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Blood. 1999 Sep 15;94(6):1933-42.

Identification of a 14-3-3 binding sequence in the common beta chain of the granulocyte-macrophage colony-stimulating factor (GM-CSF), interleukin-3 (IL-3), and IL-5 receptors that is serine-phosphorylated by GM-CSF.

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  • 1The Cytokine Receptor Laboratory, The Hanson Centre for Cancer Research and Institute of Medical and Veterinary Science, Adelaide, Australia.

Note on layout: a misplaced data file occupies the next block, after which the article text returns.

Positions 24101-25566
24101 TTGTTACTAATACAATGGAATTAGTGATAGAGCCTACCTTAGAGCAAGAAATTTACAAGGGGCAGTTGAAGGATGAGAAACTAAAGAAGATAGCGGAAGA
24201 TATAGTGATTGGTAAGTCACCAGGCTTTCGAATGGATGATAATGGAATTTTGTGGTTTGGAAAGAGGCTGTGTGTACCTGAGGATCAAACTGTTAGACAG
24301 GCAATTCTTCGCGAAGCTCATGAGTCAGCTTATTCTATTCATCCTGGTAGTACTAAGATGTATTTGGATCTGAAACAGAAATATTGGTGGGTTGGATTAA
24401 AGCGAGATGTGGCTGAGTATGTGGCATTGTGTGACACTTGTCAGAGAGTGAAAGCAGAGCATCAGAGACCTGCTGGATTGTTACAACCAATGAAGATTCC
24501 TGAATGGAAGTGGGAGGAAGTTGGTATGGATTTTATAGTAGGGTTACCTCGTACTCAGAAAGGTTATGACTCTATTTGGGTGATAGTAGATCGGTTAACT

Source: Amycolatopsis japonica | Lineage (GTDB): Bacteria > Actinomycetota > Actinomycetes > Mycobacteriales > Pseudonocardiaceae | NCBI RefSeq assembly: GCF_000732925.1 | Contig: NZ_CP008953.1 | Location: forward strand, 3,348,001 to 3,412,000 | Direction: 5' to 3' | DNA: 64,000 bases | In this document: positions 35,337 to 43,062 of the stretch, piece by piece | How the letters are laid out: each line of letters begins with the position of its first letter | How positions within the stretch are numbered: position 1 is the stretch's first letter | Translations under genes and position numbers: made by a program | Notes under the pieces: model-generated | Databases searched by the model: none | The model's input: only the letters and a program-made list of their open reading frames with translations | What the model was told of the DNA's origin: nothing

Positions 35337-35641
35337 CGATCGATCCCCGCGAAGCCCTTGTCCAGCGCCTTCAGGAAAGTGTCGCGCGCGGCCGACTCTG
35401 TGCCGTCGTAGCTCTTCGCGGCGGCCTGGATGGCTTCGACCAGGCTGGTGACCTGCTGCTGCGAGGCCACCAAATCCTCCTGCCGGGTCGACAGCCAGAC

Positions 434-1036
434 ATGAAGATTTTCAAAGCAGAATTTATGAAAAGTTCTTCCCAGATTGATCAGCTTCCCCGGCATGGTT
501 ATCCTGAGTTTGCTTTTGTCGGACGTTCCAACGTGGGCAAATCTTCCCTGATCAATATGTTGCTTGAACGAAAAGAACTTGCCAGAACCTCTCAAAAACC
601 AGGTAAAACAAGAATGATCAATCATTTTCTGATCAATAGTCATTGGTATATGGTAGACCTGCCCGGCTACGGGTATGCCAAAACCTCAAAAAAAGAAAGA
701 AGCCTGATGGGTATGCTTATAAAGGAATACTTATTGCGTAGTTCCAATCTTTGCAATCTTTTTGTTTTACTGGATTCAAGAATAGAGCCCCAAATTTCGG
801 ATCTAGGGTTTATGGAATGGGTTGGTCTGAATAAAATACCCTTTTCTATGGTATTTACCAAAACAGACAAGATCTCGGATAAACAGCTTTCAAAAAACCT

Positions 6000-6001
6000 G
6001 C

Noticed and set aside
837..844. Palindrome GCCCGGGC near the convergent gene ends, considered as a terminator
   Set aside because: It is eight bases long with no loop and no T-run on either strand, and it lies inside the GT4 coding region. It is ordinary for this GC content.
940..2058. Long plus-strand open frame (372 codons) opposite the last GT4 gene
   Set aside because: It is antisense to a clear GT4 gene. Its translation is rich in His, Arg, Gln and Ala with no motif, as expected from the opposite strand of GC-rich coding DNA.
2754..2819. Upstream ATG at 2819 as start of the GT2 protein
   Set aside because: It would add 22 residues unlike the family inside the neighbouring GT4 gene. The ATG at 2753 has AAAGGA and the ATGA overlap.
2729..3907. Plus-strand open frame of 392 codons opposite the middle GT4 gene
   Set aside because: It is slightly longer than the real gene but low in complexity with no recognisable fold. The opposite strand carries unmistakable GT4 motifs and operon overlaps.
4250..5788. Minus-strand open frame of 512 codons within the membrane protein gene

The common beta chain (beta(c)) of the granulocyte-macrophage colony-stimulating factor (GM-CSF), interleukin-3 (IL-3), and IL-5 receptors is the major signaling subunit of these receptors coupling ligand binding to multiple biological activities. It is thought that these multiple functions arise as a consequence of the recruitment of specific signaling molecules to tyrosine-phosphorylated residues in the cytoplasmic domain of beta(c). However, the contribution of serine phosphorylation in beta(c) to the recruitment of signaling molecules is not known. We show here the identification of a phosphoserine motif in the cytoplasmic domain of beta(c) that interacts with the adaptor protein 14-3-3zeta. Coimmunoprecipitation and pull-down experiments with a glutathione S-transferase (GST):14-3-3zeta fusion protein showed that 14-3-3 directly associates with beta(c) but not the GM-CSF receptor alpha chain. C-terminal truncation mutants of beta(c) further showed that a region between amino acids 544 and 626 in beta(c) was required for its association with 14-3-3zeta. This region contains the sequence (582)HSRSLP(587), which closely resembles the RSXSXP (where S is phosphorylated) consensus 14-3-3 binding site identified in a number of signaling molecules, including Raf-1. Significantly, substitution of (582)HSRSLP(587) for EFAAAA completely abolished interaction of beta(c) with GST-14-3-3zeta. Furthermore, the interaction of beta(c) with GST-14-3-3 was greatly reduced in the presence of a peptide containing the 14-3-3 binding site, but only when (585)Ser was phosphorylated. Direct binding experiments showed that the peptide containing phosphorylated (585)Ser bound 14-3-3zeta with an affinity of 150 nmol/L. To study the regulation of (585)S phosphorylation in vivo, we raised antibodies that specifically recognized (585)Ser-phosphorylated beta(c). Using these antibodies, we showed that GM-CSF stimulation strongly upregulated (585)Ser phosphorylation in M1 myeloid leukemic cells. The proximity of the SHC-binding site ((577)Tyr) to the 14-3-3-binding site ((582)HSRSLP(587)) and their conservation between mouse, rat, and human beta(c) but not in other cytokine receptors suggest that they form a distinct motif that may subserve specialized functions associated with the GM-CSF, IL-3, and IL-5 receptors.

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